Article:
Respect The Spindle

Saturday 18th August, 2018

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Playing matchmaker to designers and artisans, Sustainable Fashion Day at LFW links back to our cultural heritage
In the 12 years that he has been running his eponymous label, London-based Swedish designer Lars Andersson has mostly worked with Italian and Japanese yarns, bringing knitwear into the fold of luxury. Recently though, on a trip to India last year, the designer -who won Sportswear International's 'Best Newcomer' award in 2011 - was drawn to matka (handloom silk made from waste mulberry silk) and khadi. So he decided to use just the two fabrics in his Spring 2018 collection.
"It's an amazing opportunity to get to work with these techniques," shares Andersson, who will be presenting his work at the Lakme Fashion Week Winter/Festive 2018's Sustainable Fashion Day (organised by IMG Reliance) on Thursday. His experience in India, he believes, has helped him take the story of khadi to a western market, while simultaneously allowing him to present his work to an Indian audience. "Lars brings an international Nordic sensibility to the traditional craft," opines Gautam Vazirani,
Strategist and Curator of Sustainable Fashion at IMG Reliance.
Bengal beams
Last year, at the encouragement of Vazirani, Andersson visited Kolkata to meet with designer Soumitra Mon-dal. "I felt a connection," recalls the Swede, who was on a quest to learn more about Indian weaving techniques. "Over 350 handloom weavers - everything is handmade, and his work is amazing," says the designer,
? Andersson is not the first international designer to showcase his work at SFD. Previous editions have seen Natalie Frost's work in the I WAS A SARI collection, and Friona Wright's Stitching Project.
"This season's line-up brings collaborators from various regions and sectors, each with their own rich stories and mission," says curator Vazirani.
Sunita Shanker on her tongue-in-cheek collaboration with RmKV Silks
who was so inspired that he returned in November, spending over six months in Kolkata, working with local weavers and experimenting with Indian handloom. He laughingly admits that his Fall 2018 collection is inspired by the "Howrah ladies" of the city, whose "mix and match" style with saris, cardigans and shawls motivated Andersson to be creative with his own silhouettes.
On Thursday, as part of the #KhadiGoesChic
Andersson's India experience has helped him take khadi to a western audience
runway show presented by the Khadi and Village Industries Commission, Andersson will be presenting alongside Buna, The Third Floor Clothing and Jewellyn Alvares. You can expect to see lots of woven skirts and strong interplay between masculine and feminine silhouettes. "My goal," the designer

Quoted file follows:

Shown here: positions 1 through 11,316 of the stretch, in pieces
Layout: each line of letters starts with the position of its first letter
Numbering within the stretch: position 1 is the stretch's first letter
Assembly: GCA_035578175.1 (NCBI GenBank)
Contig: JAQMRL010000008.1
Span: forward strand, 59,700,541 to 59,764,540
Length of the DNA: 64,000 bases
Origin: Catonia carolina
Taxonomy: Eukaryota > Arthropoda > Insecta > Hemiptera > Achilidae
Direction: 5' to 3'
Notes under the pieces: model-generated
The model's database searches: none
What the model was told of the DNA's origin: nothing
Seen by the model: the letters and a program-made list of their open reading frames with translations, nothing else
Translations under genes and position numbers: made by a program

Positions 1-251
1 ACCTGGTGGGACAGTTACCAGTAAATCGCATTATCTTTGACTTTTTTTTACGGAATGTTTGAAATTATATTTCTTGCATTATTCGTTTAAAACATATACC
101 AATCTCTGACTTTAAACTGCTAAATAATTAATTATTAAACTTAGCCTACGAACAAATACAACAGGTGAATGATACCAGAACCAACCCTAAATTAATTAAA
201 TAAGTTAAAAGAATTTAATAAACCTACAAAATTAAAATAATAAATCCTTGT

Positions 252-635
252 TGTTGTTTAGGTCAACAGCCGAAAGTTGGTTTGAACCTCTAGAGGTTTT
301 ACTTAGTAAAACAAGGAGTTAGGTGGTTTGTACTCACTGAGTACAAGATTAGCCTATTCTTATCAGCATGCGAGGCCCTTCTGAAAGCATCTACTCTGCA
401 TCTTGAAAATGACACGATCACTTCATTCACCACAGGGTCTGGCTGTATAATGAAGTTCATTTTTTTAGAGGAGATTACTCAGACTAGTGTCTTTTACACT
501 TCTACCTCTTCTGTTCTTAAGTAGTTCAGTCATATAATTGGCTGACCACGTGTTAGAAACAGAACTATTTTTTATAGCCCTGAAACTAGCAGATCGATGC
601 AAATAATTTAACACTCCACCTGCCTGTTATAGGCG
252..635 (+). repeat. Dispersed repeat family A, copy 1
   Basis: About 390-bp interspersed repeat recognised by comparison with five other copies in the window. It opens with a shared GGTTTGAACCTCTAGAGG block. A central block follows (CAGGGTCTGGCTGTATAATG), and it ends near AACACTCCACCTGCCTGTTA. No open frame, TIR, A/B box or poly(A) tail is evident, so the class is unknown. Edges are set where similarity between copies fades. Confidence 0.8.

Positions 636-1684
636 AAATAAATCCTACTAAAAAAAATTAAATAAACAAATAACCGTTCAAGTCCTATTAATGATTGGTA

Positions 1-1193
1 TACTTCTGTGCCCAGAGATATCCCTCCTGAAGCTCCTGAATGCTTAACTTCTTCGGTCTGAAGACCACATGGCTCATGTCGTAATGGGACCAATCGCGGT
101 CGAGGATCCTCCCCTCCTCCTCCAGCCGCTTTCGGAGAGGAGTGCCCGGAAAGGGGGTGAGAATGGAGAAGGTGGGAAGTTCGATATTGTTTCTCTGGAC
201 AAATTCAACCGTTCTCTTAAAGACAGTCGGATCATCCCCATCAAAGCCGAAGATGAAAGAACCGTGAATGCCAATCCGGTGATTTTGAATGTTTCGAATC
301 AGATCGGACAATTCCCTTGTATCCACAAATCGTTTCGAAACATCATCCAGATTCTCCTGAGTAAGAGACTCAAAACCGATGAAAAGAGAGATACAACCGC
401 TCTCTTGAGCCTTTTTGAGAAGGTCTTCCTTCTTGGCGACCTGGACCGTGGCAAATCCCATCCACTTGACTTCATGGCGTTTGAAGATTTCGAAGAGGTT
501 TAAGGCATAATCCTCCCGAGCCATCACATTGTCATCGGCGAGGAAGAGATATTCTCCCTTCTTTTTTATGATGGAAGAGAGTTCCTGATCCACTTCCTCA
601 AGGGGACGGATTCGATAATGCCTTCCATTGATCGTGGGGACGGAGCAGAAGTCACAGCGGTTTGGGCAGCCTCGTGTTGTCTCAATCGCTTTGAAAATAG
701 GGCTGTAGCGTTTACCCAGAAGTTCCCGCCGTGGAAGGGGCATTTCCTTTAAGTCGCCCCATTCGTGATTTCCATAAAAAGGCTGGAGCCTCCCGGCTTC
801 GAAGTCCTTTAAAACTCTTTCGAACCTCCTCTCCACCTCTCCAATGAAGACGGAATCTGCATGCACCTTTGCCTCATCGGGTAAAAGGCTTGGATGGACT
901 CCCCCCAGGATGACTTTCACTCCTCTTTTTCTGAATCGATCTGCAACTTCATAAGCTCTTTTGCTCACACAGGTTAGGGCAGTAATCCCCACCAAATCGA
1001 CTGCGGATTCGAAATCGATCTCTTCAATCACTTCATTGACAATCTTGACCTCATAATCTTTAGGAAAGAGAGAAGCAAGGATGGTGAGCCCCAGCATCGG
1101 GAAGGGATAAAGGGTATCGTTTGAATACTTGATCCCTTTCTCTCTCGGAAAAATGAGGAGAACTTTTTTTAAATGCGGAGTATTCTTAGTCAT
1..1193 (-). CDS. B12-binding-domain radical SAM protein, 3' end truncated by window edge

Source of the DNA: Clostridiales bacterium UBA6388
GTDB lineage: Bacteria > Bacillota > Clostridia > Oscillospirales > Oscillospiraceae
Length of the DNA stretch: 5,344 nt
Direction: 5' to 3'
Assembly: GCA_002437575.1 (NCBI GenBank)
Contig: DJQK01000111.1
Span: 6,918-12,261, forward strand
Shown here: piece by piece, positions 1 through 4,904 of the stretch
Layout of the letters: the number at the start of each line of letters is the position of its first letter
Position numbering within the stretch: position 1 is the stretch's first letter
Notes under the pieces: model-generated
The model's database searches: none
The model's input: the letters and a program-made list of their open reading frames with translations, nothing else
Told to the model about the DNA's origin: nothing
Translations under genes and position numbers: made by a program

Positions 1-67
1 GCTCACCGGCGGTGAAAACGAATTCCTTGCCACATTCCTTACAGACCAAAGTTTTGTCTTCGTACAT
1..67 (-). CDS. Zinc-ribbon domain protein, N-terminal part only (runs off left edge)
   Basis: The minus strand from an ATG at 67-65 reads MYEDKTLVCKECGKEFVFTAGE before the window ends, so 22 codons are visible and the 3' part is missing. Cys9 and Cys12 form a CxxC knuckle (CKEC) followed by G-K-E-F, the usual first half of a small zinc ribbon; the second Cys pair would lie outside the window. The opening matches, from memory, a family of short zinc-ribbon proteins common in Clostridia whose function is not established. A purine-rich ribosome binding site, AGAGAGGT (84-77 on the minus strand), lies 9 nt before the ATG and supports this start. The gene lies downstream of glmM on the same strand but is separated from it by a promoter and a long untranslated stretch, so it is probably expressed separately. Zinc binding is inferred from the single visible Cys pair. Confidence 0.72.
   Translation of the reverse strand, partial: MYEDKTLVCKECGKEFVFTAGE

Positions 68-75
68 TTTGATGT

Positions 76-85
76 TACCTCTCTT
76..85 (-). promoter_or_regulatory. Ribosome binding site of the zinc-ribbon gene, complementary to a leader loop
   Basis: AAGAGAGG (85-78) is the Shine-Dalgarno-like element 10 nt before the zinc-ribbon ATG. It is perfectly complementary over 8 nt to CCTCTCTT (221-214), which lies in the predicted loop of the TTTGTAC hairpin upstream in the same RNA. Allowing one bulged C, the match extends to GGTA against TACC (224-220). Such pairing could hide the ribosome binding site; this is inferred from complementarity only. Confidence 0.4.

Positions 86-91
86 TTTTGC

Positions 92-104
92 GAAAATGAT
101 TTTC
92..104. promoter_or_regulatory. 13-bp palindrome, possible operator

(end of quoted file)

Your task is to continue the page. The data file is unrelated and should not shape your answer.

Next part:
Indo-Nordic sensibilities: (Clockwise from far left) Lars Andersson, and his creations
shares, "is to take khadi - which is very traditional to India - and make something modern with it."
Fashion for the future
In its 14th edition now (held twice a year), Sustainable Fashion Day (SFD) is easily the most action-packed event at the Lakme Fashion Week. The initiative - with its many supporters and critics -is undeniably relevant in the public discourse about the revival of India's ancient (and sometimes dying) textile crafts. SFD has, over the years, expanded beyond big ticket designers (even though this year's line up includes Rajesh Pratap Singh), inviting "non-fashion" stakeholders such as the United Nations in India and Digital Empowerment Fund, as well as heritage brands such as Tamil Nadu's RmKV Silks. "Hopefully, the result will be a powerful showcase of sustainable fashion that India is truly capable of creating for the world," shares Gautam Vazirani.
Sustainable Fashion Day, a part of Lakme Fashion Week Winter/Festive 2018, will be held on August 23. Details:
? Delhi-based handloom advocate Sunita Shanker is known for her elegant style, melding traditional techniques with contemporary design. In her upcoming collaboration with the 94-year-old RmKV Silks, one of South India's legacy textile institutions, the kanjeevaram gets a makeover. Wear these si Ik creations over crushed trousers or a skirt ? going well beyond sari convention. "Kanjeevaram silk fabric is such that it's not possible to make something frivolous with it, but we wanted to create contemporary formal pieces that defy the typica I look ? pieces that sit in your wardrobe for years, but are worn more often than a traditional piece," explains Shanker. RmKV, which works with over 10,000 weavers across India, brings traditional South Indian weaves to Lakme Fashion Week after Tulsi Silks presented in 2016. The silk house approached Shanker ? known for her modern-minimalist approach ? to collaborate on more contemporary styles that would appeal to a younger clientele. "RmKV has a heritage of its own in the weaving world, and my intervention was more in terms of colour, placement and style," shares the designer.
"We have reversible saris draped differently to show both sides, geometric motifs and happy shades like orange, and subdued ones like rose clay," she adds.
- Krithika Sukumar